Published December 19, 2013
A jury on Thursday convicted two men who called themselves "soldiers of Allah" of murdering a British soldier who was run down with a car, stabbed to death and nearly decapitated in a brutal attack on a London street.
The jury of eight women and four men deliberated for just 90 minutes before finding Michael Adebolajo and Michael Adebowale guilty of murdering Fusilier Lee Rigby. They were acquitted of attempting to murder a police officer.
Both men had pleaded not guilty to murder, though neither denied taking part in the May 22 attack.
Neither defendant reacted as the jury foreman announced the verdicts. Adebolajo smiled and kissed a copy of the Quran as he was led down to the cells.
The judge praised the dignity of Rigby's family "throughout what must have been the most harrowing of evidence." He thanked jurors, who sat through graphic footage of the murder, for their service.
The judge said he would sentence the defendants next year, after a January Court of Appeal ruling on the use of life sentences without parole.
Members of Rigby's family stood in tears outside London's Central Criminal Court as a police officer read out a statement on their behalf.
"We are satisfied that justice has been done," the statement said. "But unfortunately no amount of justice will bring Lee back."
The 25-year-old Rigby, an Afghan war veteran, was returning on foot to his barracks in south London when he was hit by a car and then stabbed.
Adebolajo was filmed by a passer-by moments after the attack, covered in blood and holding a cleaver and a knife, justifying the killing as revenge for British troops killing people abroad.
"An eye for an eye, and a tooth for a tooth," he said repeatedly on the video.
"We swear by almighty Allah we will never stop fighting you. The only reason we've killed this man today is because Muslims are dying daily by British soldiers," Adebolajo told the camera, according to Reuters.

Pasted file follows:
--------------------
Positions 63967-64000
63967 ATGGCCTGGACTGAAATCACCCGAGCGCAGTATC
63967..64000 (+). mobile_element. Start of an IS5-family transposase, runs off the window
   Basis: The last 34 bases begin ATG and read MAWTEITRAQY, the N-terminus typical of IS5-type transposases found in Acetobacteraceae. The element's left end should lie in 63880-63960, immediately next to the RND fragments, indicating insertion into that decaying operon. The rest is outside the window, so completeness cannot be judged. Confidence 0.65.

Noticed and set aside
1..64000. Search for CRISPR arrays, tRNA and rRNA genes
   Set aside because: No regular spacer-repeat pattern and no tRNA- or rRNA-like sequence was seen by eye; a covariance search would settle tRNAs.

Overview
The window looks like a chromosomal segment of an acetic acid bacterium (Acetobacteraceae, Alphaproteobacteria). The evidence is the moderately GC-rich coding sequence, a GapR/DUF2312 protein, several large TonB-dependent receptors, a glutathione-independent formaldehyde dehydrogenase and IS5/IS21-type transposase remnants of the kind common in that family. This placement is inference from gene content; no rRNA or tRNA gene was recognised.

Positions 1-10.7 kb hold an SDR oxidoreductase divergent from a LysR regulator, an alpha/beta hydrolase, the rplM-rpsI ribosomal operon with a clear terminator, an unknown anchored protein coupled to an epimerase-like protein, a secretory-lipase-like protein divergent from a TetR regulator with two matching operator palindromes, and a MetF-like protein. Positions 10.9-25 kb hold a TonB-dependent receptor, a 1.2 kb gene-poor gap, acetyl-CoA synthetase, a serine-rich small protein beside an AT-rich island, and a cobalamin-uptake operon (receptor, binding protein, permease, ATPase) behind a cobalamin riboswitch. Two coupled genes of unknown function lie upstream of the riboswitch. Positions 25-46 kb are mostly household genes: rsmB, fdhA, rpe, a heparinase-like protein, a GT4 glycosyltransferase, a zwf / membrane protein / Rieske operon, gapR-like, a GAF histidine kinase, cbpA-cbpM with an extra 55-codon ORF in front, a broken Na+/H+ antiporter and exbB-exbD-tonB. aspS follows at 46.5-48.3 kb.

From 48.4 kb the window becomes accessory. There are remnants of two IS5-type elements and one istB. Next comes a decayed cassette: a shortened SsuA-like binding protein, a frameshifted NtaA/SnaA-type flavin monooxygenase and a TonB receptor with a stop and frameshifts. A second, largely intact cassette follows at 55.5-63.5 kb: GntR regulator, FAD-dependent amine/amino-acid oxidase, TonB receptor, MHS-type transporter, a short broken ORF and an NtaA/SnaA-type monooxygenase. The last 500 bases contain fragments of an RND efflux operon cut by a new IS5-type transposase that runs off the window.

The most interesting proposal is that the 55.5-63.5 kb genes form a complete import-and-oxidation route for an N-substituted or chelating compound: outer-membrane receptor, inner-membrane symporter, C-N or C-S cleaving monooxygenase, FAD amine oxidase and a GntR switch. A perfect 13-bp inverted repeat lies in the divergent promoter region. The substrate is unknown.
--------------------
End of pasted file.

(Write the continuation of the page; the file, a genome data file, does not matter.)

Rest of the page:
Adebolajo later told the police, in an interview played in court, that Rigby had been targeted because "he was the soldier that was spotted first."
Adebowale chose to present no evidence in his defense during the three-week trial at London's Central Criminal Court. His lawyer, Abbas Lakha, told the jury that his client agreed with Adebolajo's description of the attack as a "military operation" and the two men as soldiers.
After the attack Adebolajo, 29, and 22-year-old Adebowale waited at the scene, charged a police car as it arrived a few minutes later, and were shot and wounded by officers.
Both men denied trying to kill a police officer. Lakha said Adebowale had brandished a 90-year-old unloaded pistol to ensure police would shoot them and they "would achieve martyrdom."
Armed officers shot Adebojalo in the leg and Adebowale in the hand, then gave the men first aid.
The savagery of the crime, Adebolajo's bloodthirsty rhetoric -- delivered in a London accent -- and the ordinary working-day surroundings all helped make the killing a crime that inflamed fears of Islamic extremist terrorism in Britain. It was followed by a spate of attacks on mosques and Islamic centers, and by protests from far-right groups.
Police contrasted the savagery of the attack with the bravery and compassion of passers-by. One woman tried to comfort Rigby as he lay in the street. Another tried to persuade Adebolajo to put down his weapons.
Farooq Murad, secretary general of the Muslim Council of Britain, called the murder a "barbaric act."
"Muslim communities then, as now, were united in their condemnation of this crime," he said.
Prime Minister David Cameron welcomed the guilty verdicts and said the crime "shows we have to redouble our efforts to confront the poisonous narrative of extremism and violence that lay behind this and make sure we do everything to beat it in our country."
The attack raised questions about whether Britain's intelligence services could have done more to prevent Rigby's killing, as both suspects had been known to them from earlier inquiries.
Adebolajo, who comes from a Christian family and converted to Islam in his teens, was arrested in November 2010 near the Kenya-Somalia border and eventually returned to Britain. Kenyan officials said he intended to join an Islamic militant group in Somalia.
The pair had been radicalized, in part through exposure to firebrand preachers like U.S.-born Al Qaeda leader Anwar al-Awlaki, who was killed in a U.S. drone strike in Yemen in 2011. Sermons by al-Awlaki and other extremist material were found at Adebolajo's father's house.
The men were not accused of being linked to a wider conspiracy. Adebolajo told the court he had never met anyone from Al Qaeda but admired the terrorist group and considered its members his "brothers in Islam."
The murder sparked a surge in reported hate crimes against Muslims, several anti-Islamist street protests by a right-wing group and government promises of tougher action on radical Islamic preachers, Reuters reported.
The Associated Press contributed to this report.